Professor Loizides set out the historical context and development of the Cypriot diaspora, and the specifics of the current debate. These included demands for participation in a future referendum, political and electoral rights of diaspora citizens now and in a reunited Cyprus, and the “right of return” including property considerations. The inclusion of diasporas and their views in a peace settlement were seen as essential (interconnectedness, evolution of international human rights law, the diaspora’s own potential role in reunification efforts); but the (perceived and regularly inflated) size of the diasporas often cause resistance in extending voting rights to diasporic Cypriots. More broadly, the Cypriot conflict was largely defined by diasporic experience (Internally displaced persons, settlers, refugees): but the very different histories of these groups provided important challenges for the peace process. Research challenged the views of diasporas as agents of conflict and non-cooperation. There were multiple examples of diaspora activists for peace, and diaspora returnees who supported bicommunalism. The 2004 Annan plan referendum was a wake-up call for the diasporas and demonstrated their strong desire to be involved in Cypriot politics, including naturally in discussion of property compensation(which could amount to at least 12 billion Euros).Numbers for the diasporas tended to be exaggerated. Research conducted by UCY funded by the A.G. Leventis Foundation suggests at least 180,000 Greek Cypriots living abroad, and 52,000 Turkish Cypriots (based on reported ratios of siblings in a bicommunal 2017 survey): but more demographic work is needed on these figures.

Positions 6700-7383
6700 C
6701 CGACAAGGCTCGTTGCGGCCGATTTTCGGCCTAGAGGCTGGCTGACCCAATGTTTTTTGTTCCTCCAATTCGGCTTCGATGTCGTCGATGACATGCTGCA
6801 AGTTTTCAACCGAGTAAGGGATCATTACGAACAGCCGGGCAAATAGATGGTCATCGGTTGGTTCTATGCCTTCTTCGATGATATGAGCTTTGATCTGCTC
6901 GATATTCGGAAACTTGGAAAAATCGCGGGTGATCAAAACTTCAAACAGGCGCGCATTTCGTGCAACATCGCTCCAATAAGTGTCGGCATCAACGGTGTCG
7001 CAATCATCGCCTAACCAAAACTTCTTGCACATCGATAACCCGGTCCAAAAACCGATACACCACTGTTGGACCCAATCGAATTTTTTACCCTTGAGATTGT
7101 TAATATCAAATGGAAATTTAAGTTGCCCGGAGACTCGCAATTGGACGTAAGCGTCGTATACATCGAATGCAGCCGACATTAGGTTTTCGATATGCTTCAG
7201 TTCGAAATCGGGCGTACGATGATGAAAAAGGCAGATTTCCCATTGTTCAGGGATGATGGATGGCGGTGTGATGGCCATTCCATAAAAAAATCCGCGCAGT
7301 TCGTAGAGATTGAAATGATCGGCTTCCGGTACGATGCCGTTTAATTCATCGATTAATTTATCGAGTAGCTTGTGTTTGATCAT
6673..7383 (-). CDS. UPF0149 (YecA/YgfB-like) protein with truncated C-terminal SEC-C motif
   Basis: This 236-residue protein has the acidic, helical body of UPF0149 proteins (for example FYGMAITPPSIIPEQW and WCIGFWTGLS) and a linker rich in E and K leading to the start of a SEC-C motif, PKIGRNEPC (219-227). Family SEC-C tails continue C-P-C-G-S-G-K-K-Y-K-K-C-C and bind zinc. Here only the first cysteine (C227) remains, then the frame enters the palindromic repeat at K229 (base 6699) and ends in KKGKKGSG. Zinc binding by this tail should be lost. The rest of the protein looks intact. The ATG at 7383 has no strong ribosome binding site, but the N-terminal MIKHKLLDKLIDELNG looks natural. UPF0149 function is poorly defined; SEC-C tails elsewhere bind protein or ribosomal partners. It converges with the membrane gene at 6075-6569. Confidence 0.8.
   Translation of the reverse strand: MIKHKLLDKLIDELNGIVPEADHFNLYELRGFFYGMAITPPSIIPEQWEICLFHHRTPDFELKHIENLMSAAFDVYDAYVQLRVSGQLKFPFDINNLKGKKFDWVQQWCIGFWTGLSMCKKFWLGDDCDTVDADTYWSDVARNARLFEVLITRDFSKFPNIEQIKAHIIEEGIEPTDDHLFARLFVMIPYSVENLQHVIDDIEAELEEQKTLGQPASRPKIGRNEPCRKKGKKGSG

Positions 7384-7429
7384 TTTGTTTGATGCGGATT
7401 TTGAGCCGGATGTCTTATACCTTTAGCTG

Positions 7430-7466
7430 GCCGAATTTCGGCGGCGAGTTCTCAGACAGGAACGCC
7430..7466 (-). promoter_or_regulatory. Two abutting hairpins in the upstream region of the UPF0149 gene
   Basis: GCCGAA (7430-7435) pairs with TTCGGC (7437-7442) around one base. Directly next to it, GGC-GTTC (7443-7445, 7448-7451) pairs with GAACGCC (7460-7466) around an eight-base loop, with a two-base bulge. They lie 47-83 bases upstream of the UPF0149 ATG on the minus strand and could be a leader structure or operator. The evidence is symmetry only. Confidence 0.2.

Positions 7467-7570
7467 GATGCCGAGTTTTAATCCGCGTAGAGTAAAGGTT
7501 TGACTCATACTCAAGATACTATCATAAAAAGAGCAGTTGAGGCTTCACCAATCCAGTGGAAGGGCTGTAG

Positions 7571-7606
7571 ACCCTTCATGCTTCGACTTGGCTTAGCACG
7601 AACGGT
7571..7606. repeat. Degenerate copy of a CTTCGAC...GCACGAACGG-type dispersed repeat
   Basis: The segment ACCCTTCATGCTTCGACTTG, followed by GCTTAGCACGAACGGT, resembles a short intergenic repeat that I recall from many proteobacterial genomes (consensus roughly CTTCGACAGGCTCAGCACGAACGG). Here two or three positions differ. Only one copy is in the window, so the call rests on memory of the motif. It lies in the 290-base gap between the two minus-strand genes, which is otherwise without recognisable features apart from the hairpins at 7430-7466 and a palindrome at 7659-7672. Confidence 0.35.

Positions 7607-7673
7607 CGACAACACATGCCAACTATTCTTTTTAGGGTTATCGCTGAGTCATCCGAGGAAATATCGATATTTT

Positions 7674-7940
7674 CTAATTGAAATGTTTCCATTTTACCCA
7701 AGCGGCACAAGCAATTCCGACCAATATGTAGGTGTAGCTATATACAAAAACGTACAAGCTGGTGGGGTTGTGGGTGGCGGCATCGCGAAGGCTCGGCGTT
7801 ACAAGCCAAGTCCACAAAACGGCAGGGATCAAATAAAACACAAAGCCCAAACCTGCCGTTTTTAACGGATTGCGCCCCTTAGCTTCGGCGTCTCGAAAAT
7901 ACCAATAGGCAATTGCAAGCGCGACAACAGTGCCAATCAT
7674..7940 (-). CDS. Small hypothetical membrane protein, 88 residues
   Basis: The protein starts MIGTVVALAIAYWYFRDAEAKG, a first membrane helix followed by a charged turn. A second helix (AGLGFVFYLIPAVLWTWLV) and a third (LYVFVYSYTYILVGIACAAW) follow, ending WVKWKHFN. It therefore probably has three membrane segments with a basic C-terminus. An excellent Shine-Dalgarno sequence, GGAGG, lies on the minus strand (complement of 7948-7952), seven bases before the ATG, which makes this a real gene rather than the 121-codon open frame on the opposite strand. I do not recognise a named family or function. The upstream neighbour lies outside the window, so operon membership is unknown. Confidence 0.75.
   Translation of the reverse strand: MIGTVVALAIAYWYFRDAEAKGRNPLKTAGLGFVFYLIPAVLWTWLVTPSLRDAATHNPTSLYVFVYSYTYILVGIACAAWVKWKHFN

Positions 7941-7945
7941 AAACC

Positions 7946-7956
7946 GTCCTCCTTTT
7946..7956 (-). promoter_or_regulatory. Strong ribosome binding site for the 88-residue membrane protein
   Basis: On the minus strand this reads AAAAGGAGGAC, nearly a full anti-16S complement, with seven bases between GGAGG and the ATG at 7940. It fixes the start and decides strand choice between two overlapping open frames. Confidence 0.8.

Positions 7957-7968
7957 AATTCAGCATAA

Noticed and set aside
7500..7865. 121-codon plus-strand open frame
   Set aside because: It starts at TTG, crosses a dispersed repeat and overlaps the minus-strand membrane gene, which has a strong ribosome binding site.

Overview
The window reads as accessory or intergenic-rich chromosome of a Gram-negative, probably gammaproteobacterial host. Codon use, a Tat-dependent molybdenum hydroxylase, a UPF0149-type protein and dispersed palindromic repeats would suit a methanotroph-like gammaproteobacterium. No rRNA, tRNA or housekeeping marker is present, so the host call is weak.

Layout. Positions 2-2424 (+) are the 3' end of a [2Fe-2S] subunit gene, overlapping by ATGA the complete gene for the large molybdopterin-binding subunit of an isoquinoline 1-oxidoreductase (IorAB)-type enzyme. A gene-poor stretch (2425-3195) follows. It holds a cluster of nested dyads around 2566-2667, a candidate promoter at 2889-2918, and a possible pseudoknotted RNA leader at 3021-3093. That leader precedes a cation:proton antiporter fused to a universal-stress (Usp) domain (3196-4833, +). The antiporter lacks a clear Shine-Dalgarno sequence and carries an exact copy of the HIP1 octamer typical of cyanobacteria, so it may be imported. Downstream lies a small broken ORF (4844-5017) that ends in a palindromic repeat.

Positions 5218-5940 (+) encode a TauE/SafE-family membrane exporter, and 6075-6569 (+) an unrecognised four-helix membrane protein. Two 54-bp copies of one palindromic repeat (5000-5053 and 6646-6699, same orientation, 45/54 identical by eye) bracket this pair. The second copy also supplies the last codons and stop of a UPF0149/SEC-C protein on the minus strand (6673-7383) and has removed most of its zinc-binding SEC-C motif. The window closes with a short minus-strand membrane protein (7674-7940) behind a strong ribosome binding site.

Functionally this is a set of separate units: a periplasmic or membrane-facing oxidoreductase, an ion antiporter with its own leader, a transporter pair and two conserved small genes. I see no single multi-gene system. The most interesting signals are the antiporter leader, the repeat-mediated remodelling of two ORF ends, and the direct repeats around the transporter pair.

He concluded by saying that the inclusion of diasporas and their views in a future peace settlement was critical. An upcoming survey would investigate peace attitudes, probing the priorities and possible trade-offs.
Ensuing discussion in the Q&A session focussed on the extraordinary complexity of the Cypriot diaspora: involving bicommunal issues, settlement issues and compensation issues. Added to this were the following complicating factors: several waves of immigration (pre and post 1974, and most recently following the financial crisis); the idea of Cypriotness (multicultural/bicommunal); competing ideas of Hellenism and Turkishness; the existence of internal diasporas; questions of continuing citizenship for those living abroad.
Professor Loizides summed up: Cyprus is a small island but given its many different diasporic experiences it makes a fascinating area for future academic and policy research.
David Madden (Distinguished Friend of St Antony's)